Water damage from your neighbor’s property: Who is responsible?

In Other by Richard Bianco

I get a lot of phone calls every week about nuisance neighbors. I hear from people whose fence got obliterated by a falling tree, whose upstairs neighbor’s kid is doing gymnastics at 5:00 AM, or whose neighbor’s dog poops all over the shared balcony. Answers: a.) Call your insurance company. b.) Wake up at 4:00 AM and dribble a basketball off the ceiling until they get the message; c.) Fling the turds against their window hard enough to stick.

However, recently, I got a call from a homeowner with a water damage running into the hundreds of thousands of dollars.

My “would-be” client had serious water damage to the foundation and structural elements of his house caused by water runoff from two of his neighbors.

Specifically, the water comes from an apartment building that is uphill from his backyard and from a sump pump installed by the next door neighbor that emptied mere feet from his house.

As I began sharpening my knives for the inevitable donnybrook I took a close look at the law.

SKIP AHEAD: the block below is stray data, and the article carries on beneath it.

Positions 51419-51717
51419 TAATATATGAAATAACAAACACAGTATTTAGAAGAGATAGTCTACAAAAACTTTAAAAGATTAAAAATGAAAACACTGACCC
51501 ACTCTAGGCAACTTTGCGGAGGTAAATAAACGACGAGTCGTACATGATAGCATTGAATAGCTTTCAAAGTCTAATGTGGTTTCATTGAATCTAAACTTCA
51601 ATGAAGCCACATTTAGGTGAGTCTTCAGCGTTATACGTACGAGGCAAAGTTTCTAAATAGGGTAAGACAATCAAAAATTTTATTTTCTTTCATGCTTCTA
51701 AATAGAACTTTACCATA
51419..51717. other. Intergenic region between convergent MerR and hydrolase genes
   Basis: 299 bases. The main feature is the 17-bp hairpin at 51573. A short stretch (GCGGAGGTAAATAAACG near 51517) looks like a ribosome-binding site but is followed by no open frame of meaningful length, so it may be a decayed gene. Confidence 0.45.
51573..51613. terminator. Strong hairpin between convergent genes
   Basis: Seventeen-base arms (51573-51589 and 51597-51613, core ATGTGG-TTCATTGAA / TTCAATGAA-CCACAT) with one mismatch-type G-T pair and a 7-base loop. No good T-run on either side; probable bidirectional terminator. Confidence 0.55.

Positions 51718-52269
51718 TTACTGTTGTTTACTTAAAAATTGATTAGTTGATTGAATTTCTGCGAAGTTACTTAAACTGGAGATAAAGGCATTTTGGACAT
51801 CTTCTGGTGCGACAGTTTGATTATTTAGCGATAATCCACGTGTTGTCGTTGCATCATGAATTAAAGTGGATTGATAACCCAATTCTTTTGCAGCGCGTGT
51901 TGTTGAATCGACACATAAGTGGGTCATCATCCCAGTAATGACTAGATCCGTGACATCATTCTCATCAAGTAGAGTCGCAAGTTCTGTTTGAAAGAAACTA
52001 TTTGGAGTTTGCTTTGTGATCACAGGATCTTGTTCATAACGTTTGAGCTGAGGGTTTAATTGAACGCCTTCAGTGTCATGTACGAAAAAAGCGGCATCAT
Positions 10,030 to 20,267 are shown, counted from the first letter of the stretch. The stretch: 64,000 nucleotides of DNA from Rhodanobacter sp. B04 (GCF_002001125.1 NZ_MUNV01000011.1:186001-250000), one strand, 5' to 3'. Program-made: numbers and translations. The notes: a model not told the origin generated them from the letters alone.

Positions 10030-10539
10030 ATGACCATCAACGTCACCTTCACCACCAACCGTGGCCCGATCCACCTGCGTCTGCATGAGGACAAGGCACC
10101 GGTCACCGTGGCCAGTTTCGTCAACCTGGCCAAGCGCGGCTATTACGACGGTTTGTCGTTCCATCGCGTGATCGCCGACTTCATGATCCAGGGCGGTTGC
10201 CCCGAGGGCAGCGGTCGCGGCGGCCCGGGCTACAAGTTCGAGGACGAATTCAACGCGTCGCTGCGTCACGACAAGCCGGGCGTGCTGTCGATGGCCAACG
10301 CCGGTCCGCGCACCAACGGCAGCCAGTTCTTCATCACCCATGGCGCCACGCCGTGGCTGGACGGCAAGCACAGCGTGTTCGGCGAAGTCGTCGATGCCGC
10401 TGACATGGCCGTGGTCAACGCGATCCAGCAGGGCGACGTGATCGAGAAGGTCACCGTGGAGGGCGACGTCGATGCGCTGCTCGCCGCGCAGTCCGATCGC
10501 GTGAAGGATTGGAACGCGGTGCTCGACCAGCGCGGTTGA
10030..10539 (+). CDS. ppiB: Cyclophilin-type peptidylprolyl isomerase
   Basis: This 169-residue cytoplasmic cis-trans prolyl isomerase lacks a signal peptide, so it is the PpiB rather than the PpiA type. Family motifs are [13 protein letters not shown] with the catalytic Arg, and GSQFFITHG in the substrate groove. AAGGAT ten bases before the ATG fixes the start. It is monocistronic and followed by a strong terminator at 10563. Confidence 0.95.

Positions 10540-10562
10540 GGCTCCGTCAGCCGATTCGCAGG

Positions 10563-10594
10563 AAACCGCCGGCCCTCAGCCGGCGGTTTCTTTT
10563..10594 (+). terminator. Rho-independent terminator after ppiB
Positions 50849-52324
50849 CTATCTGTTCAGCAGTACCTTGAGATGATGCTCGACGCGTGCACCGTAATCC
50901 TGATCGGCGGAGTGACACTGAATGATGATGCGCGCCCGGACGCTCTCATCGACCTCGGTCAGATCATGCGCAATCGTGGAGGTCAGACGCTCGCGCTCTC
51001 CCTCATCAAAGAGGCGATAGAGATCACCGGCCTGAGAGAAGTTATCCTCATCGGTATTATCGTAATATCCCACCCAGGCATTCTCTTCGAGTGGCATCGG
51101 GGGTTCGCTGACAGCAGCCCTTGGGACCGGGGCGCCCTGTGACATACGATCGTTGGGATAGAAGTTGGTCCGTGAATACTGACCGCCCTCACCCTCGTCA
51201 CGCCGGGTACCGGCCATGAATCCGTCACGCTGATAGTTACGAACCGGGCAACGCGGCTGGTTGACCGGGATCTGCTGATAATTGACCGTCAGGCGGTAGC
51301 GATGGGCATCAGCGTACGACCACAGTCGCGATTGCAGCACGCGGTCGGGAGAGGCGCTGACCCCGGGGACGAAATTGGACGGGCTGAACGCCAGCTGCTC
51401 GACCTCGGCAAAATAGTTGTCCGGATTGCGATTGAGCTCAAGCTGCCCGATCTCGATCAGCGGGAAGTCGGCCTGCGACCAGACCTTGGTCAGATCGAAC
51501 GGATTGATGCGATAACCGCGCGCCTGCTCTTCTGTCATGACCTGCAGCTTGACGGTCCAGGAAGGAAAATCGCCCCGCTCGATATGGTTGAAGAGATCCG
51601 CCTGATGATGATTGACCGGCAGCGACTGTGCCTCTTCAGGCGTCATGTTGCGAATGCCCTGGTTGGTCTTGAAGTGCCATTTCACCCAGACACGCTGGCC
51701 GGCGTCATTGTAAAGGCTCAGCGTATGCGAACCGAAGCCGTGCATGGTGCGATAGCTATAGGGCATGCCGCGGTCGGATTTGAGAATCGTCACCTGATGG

In D.C. we follow a modified version of the “common enemy rule.” The D.C. rule provides: “surface water is a common enemy that may be repelled or deflected onto the land of other proprietors, provided that such deflection is the result of the ordinary use of land and is not accomplished by means of channels, ditches or other extraordinary construction Ballard v. Ace Wrecking Co., 289 A.2d 888, 889-90 (D.C. 1972); See also, United States v. Shapiro, Inc., 202 F.2d 459, 460 (D.C. Cir. 1953).

So where does that leave us?

Assuming the owner of the uphill apartment building merely improved or re-graded the property to direct water away, in good faith, with reasonable care, and not for the purpose injuring the downhill property, liability is improbable.

However, the owner who is pumping stormwater directly onto a neighbor’s property is in a different situation altogether. Such a measure is likely “unreasonable” given the availability of a storm sewer which could accommodate the runoff 20 feet in the other direction.


As you can see there are a number of moving parts at play in whether your neighbor might be responsible for water damage to your house. You should not make a determination on your own about whether you might have a claim. I provide free case evaluations to homeowners on the receiving end of water damage. Simply contact me, or use my online scheduling tool to make an appointment at a time that suits you.